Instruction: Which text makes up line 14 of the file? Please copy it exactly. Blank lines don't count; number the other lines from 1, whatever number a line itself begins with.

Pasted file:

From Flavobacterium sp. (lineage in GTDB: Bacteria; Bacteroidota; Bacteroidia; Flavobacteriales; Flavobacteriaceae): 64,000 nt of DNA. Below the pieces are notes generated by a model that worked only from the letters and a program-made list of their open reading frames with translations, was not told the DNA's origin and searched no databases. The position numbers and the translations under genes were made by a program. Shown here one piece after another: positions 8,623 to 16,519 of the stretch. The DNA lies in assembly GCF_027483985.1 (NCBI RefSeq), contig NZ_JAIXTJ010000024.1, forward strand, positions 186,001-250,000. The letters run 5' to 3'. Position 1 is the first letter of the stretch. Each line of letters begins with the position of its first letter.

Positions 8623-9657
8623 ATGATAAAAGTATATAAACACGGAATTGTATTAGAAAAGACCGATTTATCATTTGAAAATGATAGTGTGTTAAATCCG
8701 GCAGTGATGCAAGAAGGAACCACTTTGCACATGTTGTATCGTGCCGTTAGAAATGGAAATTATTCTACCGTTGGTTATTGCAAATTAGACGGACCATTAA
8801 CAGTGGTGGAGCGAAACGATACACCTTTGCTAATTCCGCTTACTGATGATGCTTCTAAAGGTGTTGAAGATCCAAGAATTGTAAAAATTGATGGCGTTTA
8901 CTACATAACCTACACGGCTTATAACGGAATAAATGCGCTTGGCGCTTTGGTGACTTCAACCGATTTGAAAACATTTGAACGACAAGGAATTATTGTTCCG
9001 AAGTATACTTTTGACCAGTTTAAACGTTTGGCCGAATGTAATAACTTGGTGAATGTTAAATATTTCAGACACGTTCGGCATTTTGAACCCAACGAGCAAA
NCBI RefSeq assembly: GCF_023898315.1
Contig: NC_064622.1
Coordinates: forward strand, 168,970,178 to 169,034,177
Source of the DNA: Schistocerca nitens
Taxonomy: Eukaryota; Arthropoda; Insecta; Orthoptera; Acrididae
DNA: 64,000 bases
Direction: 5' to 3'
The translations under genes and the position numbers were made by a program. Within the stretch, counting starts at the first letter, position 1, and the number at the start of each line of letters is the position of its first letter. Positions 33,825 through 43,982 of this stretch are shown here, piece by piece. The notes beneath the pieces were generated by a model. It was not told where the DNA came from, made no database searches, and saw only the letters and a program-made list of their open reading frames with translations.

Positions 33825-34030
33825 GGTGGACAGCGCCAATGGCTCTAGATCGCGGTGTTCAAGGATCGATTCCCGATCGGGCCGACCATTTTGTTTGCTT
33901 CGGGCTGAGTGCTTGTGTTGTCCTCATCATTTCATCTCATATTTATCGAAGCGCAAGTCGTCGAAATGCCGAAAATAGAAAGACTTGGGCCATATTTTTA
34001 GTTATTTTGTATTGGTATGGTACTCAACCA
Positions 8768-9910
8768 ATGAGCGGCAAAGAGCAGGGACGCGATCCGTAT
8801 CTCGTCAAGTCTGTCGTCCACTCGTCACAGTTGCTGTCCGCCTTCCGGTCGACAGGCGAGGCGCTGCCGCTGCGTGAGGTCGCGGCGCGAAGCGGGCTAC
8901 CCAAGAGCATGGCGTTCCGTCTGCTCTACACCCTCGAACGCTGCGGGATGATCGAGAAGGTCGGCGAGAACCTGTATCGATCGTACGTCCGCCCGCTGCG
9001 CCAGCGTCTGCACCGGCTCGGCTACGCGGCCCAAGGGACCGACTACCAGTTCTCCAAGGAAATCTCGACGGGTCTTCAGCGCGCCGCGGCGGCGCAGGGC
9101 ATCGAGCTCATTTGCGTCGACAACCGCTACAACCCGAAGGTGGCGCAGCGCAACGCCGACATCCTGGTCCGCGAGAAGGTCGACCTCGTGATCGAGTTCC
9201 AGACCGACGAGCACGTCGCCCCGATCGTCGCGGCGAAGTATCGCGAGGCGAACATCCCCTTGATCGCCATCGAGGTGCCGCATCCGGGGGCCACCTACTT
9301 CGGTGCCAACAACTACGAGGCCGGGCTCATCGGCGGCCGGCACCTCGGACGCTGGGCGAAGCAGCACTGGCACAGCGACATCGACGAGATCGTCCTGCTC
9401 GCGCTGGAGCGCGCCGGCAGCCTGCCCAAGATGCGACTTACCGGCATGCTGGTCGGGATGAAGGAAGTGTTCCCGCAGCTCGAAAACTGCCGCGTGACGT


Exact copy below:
Direction: 5' to 3'